Why Are People So Obsessed With True Crime?

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Why Are People So Obsessed With True Crime?
From docuseries to TV shows, podcasts, books, films — you name it — true crime is an easy rabbit hole to fall into.

Nowadays, content is king, and there’s major appetite for true-crime. Half of Americans say they enjoy the genre, according to YouGov polling. 

From docuseries to TV shows, podcasts, books, films — you name it — true crime is an easy rabbit hole to fall into.  

Kelli Boling is an assistant professor at University of Nebraska-Lincoln. "What we're seeing is more access to true-crime content, more availability of true-crime content and more production of true-crime content. So I think when you're looking at a popularity scale, it's just easier to access," said Boling. 

But there's a consistent audience tapping into the true-crime treasure trove:  

"White women," said Boling. 

YouGov polling found women (58%) were more likely than men (42%) to say they enjoyed true crime. So much so, it’s a running joke on TikTok. 

Why does any of this appeal to women? 

Boling, who studies true-crime audiences, says it begins with a formula of sorts.  

"So, a lot of true crime is built off of media coverage," said Boling. "Where the media has been shown to cover White victims more than victims of color in plenty of studies across decades. That continues to be the case. So, if the media are covering mostly White female heterosexual victims, then that's what true crime is producing off of, because that's the media that they have access to. And so then they are attracting an audience that looks like that."

So, there’s the audience, but what is it about true crime that keeps women engaged?  

A 2010 study published in the journal Social Psychological and Personality Science found women were interested in the psychology behind a killer, stories where women were victims and reading about survival. 

Amanda Vicary, the author of the study, told Forbes the consumption of true crime is likely a subconscious effort to protect and educate oneself.   

Some women say they have a healing experience when watching true crime.  

"So a lot of victims in the audience, domestic violence survivors or other victims of crimes that didn't really see justice in their own lived experience can listen to these narratives and see they're not alone," said Boling.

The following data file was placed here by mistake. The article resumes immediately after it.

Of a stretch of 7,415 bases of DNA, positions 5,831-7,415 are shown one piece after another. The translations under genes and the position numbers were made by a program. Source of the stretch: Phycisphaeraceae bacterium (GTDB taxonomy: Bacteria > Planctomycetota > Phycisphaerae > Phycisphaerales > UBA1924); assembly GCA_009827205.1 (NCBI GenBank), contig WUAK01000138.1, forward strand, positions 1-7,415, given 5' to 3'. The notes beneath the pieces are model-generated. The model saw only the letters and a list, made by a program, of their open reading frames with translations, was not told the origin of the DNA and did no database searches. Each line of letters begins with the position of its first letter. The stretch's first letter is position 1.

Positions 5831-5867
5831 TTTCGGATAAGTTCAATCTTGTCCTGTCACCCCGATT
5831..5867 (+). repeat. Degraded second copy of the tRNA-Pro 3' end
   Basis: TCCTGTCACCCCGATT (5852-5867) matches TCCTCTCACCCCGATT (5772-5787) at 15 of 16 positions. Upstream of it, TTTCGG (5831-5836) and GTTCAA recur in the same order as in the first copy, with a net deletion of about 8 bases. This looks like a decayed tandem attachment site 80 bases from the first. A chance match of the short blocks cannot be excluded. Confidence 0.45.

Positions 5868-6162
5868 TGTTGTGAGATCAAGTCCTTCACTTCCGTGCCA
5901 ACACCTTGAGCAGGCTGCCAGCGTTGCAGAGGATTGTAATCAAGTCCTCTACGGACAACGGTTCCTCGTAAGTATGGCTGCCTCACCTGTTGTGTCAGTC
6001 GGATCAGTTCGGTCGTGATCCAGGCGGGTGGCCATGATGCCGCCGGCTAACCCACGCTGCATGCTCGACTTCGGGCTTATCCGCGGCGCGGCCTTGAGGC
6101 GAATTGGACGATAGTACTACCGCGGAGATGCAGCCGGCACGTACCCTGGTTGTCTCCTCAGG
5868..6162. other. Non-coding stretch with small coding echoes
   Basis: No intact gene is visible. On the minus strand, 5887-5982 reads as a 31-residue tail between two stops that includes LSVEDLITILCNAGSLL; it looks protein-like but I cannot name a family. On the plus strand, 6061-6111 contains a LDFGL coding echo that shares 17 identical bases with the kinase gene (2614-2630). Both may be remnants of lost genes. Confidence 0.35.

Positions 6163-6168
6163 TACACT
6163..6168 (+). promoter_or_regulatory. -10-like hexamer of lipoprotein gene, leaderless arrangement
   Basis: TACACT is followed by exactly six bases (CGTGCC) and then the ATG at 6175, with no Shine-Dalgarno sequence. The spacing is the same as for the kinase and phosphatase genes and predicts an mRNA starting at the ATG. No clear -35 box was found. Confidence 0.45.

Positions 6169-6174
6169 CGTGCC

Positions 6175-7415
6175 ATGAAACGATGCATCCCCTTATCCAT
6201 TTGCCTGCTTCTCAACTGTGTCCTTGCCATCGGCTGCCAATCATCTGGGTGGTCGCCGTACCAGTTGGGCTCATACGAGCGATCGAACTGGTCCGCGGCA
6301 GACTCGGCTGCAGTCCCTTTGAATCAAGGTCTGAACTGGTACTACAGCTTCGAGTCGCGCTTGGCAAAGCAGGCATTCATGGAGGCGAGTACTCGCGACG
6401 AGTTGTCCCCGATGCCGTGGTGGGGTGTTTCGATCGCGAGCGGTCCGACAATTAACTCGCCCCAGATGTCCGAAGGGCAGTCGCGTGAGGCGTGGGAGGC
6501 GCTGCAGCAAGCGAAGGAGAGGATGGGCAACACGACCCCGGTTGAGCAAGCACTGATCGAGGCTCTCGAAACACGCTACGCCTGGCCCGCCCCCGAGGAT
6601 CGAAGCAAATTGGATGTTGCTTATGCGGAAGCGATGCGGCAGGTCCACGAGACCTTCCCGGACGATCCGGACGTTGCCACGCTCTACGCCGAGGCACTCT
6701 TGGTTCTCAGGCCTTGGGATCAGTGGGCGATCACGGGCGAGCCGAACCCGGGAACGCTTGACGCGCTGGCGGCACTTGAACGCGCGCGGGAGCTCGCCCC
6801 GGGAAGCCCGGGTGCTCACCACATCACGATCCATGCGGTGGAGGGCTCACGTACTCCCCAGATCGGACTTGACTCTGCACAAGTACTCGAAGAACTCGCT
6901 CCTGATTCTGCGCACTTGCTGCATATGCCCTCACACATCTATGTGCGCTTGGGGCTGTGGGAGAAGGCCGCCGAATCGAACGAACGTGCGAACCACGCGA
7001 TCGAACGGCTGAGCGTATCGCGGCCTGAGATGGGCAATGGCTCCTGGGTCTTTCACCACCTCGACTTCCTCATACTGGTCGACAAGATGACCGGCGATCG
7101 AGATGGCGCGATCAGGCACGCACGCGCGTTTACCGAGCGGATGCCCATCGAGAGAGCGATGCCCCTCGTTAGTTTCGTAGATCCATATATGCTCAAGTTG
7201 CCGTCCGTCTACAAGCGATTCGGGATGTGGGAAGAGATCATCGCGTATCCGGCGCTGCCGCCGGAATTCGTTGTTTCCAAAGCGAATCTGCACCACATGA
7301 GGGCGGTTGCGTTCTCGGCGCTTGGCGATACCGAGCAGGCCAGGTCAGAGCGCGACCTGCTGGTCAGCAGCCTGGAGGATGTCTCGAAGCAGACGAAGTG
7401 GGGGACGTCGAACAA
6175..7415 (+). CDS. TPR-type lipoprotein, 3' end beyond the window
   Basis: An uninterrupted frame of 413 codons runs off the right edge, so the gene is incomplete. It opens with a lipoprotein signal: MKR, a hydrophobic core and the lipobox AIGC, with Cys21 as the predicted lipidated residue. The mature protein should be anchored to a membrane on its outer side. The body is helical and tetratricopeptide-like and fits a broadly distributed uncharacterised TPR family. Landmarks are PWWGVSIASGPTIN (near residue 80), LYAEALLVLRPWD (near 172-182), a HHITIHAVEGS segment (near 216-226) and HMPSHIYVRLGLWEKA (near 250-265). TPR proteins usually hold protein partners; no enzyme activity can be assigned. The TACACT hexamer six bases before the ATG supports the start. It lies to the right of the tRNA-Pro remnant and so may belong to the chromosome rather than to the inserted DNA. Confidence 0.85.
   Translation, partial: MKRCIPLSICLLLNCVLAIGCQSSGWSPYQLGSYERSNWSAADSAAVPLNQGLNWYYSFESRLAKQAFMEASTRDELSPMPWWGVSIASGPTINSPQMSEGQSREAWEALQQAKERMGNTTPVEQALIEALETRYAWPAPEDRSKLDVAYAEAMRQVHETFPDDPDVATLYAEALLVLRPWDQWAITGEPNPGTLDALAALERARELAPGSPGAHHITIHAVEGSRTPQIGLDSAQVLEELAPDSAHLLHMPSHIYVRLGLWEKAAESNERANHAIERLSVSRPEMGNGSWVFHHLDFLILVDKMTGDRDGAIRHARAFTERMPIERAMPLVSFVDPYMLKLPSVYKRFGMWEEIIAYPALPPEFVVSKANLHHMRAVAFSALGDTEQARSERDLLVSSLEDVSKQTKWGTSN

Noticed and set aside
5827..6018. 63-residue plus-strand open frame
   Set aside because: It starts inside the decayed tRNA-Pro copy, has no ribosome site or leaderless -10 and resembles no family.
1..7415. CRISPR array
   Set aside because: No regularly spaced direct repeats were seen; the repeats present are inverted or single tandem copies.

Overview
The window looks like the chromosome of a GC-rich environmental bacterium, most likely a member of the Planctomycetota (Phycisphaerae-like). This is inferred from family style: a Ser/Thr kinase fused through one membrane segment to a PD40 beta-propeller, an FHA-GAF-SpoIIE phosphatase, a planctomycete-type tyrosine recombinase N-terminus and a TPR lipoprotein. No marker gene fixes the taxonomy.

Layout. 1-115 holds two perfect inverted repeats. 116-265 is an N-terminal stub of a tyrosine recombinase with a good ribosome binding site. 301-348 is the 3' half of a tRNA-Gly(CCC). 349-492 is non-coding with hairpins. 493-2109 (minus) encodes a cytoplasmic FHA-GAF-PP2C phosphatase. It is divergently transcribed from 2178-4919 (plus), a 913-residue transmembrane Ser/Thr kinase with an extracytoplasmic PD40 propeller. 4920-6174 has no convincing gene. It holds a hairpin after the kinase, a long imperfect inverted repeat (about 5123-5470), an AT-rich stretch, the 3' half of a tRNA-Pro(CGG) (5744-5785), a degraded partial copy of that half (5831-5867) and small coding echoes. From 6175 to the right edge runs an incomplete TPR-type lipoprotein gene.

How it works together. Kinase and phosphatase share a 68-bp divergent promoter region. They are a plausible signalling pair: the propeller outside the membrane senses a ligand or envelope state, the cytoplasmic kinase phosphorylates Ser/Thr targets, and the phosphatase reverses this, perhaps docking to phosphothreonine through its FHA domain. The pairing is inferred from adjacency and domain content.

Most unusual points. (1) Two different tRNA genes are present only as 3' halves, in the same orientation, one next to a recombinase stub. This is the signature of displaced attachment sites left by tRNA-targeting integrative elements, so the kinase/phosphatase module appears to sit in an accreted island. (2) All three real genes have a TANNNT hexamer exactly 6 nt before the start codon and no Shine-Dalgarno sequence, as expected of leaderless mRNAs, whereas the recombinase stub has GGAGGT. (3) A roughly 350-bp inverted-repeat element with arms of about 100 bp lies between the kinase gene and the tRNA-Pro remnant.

American interest in true crime as a form of infotainment dates back to the early 1900s. 

"Normally these were women journalists that were writing these columns, and mostly it was because they weren't allowed to write on the news, and so they were allowed to write what was considered more of a fluff piece," said Boling. 

Fast forward to 2014, when another journalist changed true crime's trajectory. 

True-crime podcast "Serial" exploded with a record-breaking number of listeners tuning in to hear the story of Adnan Syed, a Maryland man who, at the time, was convicted of killing his ex-girlfriend. The podcast became a true-crime phenomenon. 

"So, it has been documented, what is called "the serial effect," said Boling. 

"Serial" launched podcasts into a new realm, proving they could be profitable and garner millions of listeners. It also expanded access to true-crime content by entering the podcast world.  

"They also flipped the traditional true-crime narrative," said Boling. "And instead of making it victim-centric, they actually centered the accused as the truth teller, which also changed the genre significantly."

By flipping the narrative, the level of engagement graduated from watching or listening, to in some instances helping advance, solve or clear cases. 

Eight years after the podcast’s release, prosecutors dropped charges against Syed in October after serving 23 years in prison. 

Syed’s lawyer, Justin Brown, told The Washington Post, "I always get asked the question, 'Did "Serial" help the case?' It absolutely did help." 

"There are more true-crime podcasts that have exonerated wrongly convicted people. On the other side, they've also found, you know, perpetrators that did these crimes via DNA evidence. So, yes, there's good coming from the genre and people are attracted to it because they want to see justice served," said Boling. 

A genre putting mystery and opportunity to get involved in the hands of the audience.